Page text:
A micro-conference participant jotting down notes and sketches during the Herbarium + Archives Tour

Photograph courtesy of Caterina Salvi

To complement her exhibition at Inverleith House, After Hortus Malabaricus: Sensing and Presencing Rare Plants, and as a part of her prestigious Leverhulme research fellowship, artist Siân Bowen held a fascinating micro-conference: Sensing and Presencing the Imperceptible, at RBGE. Travelling through the Herbarium, Archives, Inverleith House and finally pausing for thought and discussion at the Botanic cottage, on the 28th February 2020 it brought together a wide range of people, (including artists, academics and writers) and gave them an opportunity to learn more about Bowen’s research, share their thoughts about the exhibition, and explore notions of imperceptibility.

Klaudia Jaworska is in her third year at Edinburgh Napier University, studying International Festivals and Events Management and Marketing.  As part of her course, she is currently carrying out a work placement in RBGE’s Public Engagement Department. Here, Klaudia shares her experience from the morning of the micro-conference

The conference began with a short introduction and welcome in the foyer of the Science Building. Lesley Scott, the assistant herbarium curator, took us to the Herbarium and shared intriguing and fascinating facts about plants and species stored within. This tour was an important insight into Siân Bowen’s process of creating her exhibition After Hortus Malabaricus, as this marked her four-year collaboration with RBGE, and, in particular, our Herbarium. Her work displayed in Inverleith House complements and draws on these rich archival collections.

Lesley Scott introducing the micro-conference participants to our Herbarium

Photograph courtesy of Caterina Salvi

On this tour, participants learned about 300 years’ worth of collections which are ranked 20th in the world in terms of the number of plants, and are from every continent (including Antarctica!) These impressive collections have been an inspiration to many artists. Lesley explained to us how all the plants arrive at the Herbarium dried, as all the work is done in the field. The plants are frozen for three to five days, at a temperature of -30 degrees before they are presented in the collection.

One of our eclectic Herbarium Samples

Photograph courtesy of Caterina Salvi

Plants which cannot be pressed are kept in the spirit collection – a collection of over 7,000 specimens preserved in fluid which are stored in glass jars. In the RBGE Herbarium you can find the African Ginger Flower, and orchids which, thanks to this process, will maintain their form forever!

One of the specimens from the Spirit Collection

Photograph courtesy of Caterina Salvi

Huge, tropical plants can also be found in the RBGE Herbarium. They are too big to fit in the covers, so there are specially dedicated places for them. Amazingly, anyone can visit the Herbarium by appointment! If you have discovered a new plant, you can write its description here, and name it after anything you want; the place where you found it, the name of someone special to you, or even a car, as one scientist has done before! Also, if it’s rainy and you don’t feel like leaving your home, you can visit the RBGE website, where you can find information about the RBGE collection and specific plants. A great chance to do your own research from home!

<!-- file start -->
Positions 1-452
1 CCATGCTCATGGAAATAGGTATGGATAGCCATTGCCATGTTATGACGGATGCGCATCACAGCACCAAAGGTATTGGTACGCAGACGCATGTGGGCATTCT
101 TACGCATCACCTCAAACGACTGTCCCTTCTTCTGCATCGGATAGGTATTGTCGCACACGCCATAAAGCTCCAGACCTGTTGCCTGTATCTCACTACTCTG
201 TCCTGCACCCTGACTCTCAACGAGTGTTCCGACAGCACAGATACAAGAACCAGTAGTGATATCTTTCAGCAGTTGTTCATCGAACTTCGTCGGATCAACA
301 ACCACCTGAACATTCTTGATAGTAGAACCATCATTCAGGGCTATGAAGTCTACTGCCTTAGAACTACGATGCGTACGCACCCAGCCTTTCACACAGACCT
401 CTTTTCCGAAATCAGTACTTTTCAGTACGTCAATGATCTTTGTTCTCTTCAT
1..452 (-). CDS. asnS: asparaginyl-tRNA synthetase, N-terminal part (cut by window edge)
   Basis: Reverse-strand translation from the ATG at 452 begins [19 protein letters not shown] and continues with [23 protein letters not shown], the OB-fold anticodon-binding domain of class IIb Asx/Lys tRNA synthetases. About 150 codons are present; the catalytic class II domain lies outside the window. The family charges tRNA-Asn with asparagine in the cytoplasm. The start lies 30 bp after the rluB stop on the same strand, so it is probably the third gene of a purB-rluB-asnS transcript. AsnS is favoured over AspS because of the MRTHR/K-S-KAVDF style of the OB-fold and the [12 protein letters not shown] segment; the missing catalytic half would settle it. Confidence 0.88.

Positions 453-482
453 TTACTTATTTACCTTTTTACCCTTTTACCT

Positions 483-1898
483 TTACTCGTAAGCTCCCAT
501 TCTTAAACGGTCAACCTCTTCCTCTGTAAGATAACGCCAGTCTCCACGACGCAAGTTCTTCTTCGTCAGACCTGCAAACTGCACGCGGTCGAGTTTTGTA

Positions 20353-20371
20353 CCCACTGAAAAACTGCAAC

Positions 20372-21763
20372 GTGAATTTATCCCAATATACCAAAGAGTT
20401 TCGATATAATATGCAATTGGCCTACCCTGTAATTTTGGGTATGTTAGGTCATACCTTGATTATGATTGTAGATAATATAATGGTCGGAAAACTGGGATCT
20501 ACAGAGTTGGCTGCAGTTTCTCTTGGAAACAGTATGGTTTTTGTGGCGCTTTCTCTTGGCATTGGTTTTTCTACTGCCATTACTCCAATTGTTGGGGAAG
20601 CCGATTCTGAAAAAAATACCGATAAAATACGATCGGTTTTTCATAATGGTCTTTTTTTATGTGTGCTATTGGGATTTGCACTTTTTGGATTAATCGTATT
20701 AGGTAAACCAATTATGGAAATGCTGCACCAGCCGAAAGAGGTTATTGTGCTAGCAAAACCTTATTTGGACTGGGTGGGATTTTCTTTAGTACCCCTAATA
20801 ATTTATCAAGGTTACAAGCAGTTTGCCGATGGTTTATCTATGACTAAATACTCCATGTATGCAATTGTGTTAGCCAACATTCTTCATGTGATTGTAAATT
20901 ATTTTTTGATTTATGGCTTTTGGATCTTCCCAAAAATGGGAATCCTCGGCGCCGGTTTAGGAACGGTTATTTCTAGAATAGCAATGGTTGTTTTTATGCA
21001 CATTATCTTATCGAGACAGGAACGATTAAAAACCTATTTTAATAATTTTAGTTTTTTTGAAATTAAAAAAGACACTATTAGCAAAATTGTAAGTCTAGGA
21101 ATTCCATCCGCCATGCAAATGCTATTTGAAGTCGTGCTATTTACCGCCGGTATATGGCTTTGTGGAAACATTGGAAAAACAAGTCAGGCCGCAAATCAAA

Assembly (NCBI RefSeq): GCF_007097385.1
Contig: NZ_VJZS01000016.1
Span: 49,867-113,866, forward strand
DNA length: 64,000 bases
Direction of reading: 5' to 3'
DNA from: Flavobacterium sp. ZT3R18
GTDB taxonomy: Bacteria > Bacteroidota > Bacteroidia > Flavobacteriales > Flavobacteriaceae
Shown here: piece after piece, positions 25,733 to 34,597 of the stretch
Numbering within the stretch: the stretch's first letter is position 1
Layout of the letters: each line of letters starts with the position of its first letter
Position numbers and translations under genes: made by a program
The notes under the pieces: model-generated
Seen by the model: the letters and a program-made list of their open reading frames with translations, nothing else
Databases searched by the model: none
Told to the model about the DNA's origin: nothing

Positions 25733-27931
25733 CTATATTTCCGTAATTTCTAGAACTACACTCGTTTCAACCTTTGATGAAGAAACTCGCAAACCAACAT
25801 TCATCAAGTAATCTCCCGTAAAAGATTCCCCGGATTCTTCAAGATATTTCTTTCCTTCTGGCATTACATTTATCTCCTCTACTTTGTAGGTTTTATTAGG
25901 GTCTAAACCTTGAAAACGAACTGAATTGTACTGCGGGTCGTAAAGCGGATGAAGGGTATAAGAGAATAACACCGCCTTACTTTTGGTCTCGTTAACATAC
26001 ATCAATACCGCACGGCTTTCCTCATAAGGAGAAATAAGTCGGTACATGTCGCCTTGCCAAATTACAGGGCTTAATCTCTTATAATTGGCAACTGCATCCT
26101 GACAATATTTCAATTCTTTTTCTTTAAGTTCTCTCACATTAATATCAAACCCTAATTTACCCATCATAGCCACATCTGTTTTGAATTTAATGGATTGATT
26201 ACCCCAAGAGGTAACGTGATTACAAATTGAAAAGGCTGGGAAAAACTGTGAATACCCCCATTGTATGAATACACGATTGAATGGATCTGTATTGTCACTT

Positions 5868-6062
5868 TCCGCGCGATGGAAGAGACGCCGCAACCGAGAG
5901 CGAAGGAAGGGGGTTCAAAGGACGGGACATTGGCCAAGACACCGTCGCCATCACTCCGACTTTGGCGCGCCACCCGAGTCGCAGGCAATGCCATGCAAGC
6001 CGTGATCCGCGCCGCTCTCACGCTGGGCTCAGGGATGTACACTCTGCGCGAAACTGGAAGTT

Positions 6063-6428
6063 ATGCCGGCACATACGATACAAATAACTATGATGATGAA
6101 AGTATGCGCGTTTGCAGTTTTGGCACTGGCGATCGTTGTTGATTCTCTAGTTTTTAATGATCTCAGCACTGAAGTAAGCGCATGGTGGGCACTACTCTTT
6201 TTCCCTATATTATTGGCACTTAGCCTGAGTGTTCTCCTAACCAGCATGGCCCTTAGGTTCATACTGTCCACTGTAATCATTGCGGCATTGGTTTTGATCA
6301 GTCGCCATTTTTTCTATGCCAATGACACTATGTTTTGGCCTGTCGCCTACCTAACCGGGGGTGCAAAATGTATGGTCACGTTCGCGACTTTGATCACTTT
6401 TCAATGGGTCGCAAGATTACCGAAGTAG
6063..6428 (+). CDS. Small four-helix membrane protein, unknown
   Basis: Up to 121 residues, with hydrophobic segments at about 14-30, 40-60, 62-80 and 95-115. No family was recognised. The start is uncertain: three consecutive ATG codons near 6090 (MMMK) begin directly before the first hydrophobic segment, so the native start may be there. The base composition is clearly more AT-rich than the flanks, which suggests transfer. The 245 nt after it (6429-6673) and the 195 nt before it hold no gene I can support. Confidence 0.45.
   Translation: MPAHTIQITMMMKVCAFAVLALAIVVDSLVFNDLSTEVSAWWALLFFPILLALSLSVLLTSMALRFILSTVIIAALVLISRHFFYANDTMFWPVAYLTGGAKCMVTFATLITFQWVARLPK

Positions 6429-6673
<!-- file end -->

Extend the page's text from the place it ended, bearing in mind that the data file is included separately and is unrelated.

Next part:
During her Leverhulme fellowship, in the lead-up to After Hortus Malabaricus, Siân Bowen worked side-by-side with Dr. Henry Noltie: retired curator at RBGE and an expert on Indian subcontinental flora. Therefore, he was the ideal canditate to bring us closer to her work, by giving a talk in the RBGE Library and Archives, as the next part of the conference.

Artist Siân Bowen and other conference participants looking at Archival materials during Dr. Henry Noltie’s talk

Photograph courtesy of Caterina Salvi

Henry spoke about ‘The Garden of Malabar Refigured: a set of mid-nineteenth-century drawings after the Hortus Malabaricus made for Hugh Cleghorn in Madras’. Hortus Malabaricus is a 17th-century publication which documents the botany of Cochin, on the West coast of India during the colonial era. It played an important role in discovering local Indian flora and recording traditional Indian medical remedies, as well as being a testament to the innovative reproduction methods used to create the drawings in print. Henry commended that Siân’s work draws strong parallels with the Indian artists’ recreations, as she plays with composition and scale in a similar vein to the way the Madras works do in relation to the original Dutch drawings.

Publications and Volumes from the Archives and Library referred to in Henry’s talk

Photograph courtesy of Caterina Salvi

After thanking Henry and Lesley, and now equipped with a better understanding of the inspiration behind Sian’s work, we continued to the Botanic Cottage.

Published on Behalf of Klaudia Jaworska

Siân Bowen’s exhibition After Hortus Malabaricus was on display in Inverleith House, RBGE, from Jan 10th 2020.

We have posted our volunteer Alessandra Leruste’s take on the discussion-filled afternoon of the conference, click here to read it.

Photograph courtesy of Caterina Salvi